Sociotechnical Systems Design for the “Digital Coal Mines”

The IT industry is struggling to find better ways of working with technology that progresses at an ever-increasing rate and where workers are demanding more participation in the design of not only the products but also work itself. The publication of the agile manifesto was a pivotal moment and the values and the principles described there seems to have a lot in common with something that started in the British coal mines 25 years earlier. Sociotechnical systems design has a similar focus on democratisation of work but contrary to agile it has been properly researched over the years to find ways to jointly optimise the technical and social aspects of an organisation. This did not just make the them perform better, but also made them more adaptable, resilient, and improved the quality of work life for all involved.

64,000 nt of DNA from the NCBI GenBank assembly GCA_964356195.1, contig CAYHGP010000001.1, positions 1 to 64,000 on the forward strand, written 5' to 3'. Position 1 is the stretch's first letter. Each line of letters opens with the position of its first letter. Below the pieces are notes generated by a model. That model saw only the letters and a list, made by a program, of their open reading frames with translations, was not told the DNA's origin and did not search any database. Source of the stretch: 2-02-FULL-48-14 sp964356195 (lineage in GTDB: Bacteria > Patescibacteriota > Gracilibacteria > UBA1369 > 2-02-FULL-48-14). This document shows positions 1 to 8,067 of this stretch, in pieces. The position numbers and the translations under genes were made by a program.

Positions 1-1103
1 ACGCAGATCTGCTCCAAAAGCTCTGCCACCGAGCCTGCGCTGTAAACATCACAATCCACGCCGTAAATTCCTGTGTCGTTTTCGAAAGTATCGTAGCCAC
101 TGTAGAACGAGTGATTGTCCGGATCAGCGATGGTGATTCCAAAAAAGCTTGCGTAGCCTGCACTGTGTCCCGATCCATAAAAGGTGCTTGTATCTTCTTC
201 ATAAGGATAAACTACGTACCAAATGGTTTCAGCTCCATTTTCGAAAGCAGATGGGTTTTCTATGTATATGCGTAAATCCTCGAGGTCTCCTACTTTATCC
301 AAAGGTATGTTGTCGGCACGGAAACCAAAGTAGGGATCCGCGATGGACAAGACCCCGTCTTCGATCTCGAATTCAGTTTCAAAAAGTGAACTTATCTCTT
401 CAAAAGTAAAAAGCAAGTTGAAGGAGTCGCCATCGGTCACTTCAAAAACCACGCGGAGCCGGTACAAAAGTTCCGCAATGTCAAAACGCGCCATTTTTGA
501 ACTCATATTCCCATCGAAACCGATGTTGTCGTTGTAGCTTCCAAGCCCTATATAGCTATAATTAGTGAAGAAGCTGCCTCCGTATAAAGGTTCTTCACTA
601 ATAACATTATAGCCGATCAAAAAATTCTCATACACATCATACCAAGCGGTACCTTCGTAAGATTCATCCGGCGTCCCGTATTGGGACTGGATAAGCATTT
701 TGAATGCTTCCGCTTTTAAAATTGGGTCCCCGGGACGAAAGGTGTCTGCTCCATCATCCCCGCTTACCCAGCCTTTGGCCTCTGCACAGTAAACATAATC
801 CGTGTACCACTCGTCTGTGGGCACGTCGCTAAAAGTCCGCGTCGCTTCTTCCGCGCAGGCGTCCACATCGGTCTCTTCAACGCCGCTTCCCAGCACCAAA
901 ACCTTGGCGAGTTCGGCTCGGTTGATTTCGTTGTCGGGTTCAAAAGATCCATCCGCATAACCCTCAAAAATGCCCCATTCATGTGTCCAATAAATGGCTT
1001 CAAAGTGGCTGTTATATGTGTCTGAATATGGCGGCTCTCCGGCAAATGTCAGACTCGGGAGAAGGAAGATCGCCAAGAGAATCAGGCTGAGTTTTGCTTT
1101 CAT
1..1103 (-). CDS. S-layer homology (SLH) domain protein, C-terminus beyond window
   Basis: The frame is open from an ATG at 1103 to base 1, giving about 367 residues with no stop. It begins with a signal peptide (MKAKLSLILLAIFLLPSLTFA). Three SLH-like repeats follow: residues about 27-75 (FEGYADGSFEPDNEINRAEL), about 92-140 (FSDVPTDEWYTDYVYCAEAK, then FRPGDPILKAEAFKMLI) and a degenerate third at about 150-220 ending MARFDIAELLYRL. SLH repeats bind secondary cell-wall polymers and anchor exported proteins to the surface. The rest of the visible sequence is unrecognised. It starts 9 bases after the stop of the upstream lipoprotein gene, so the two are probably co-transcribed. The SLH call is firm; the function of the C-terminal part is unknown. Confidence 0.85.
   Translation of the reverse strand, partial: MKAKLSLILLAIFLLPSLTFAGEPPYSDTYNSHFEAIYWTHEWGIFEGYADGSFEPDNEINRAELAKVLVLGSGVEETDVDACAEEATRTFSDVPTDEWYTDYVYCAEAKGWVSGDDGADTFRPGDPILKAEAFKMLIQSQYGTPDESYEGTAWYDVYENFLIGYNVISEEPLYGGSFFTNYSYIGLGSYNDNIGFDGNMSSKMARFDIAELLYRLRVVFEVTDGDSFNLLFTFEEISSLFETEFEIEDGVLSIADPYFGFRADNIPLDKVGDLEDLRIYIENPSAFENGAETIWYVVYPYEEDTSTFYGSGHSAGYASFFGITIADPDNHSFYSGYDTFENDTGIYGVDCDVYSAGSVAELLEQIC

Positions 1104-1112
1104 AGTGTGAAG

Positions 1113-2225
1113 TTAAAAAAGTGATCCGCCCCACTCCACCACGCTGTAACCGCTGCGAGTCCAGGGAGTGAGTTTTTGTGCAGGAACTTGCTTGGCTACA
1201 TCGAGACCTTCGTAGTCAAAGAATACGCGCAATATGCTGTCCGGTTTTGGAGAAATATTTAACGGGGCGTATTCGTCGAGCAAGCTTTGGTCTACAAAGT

In this talk we will take closer look at open sociotechnical systems thinking and compare it to agile, seeing where they overlap and diverge. We will take a look at the methods and theoretical underpinnings developed in social sciences over the years that our industry needs in order to cope and even thrive in our increasingly complex and hazardous “digital coal mines."

Talk based on years of experience with agile way of work and a detailed study of the sociotechnical system design literature. Previous talks and blog post that touch on similar topics are available at .

Trond Hjorteland

Senior IT Consultant and sociotechnical practitioner.

Oslo, Norway

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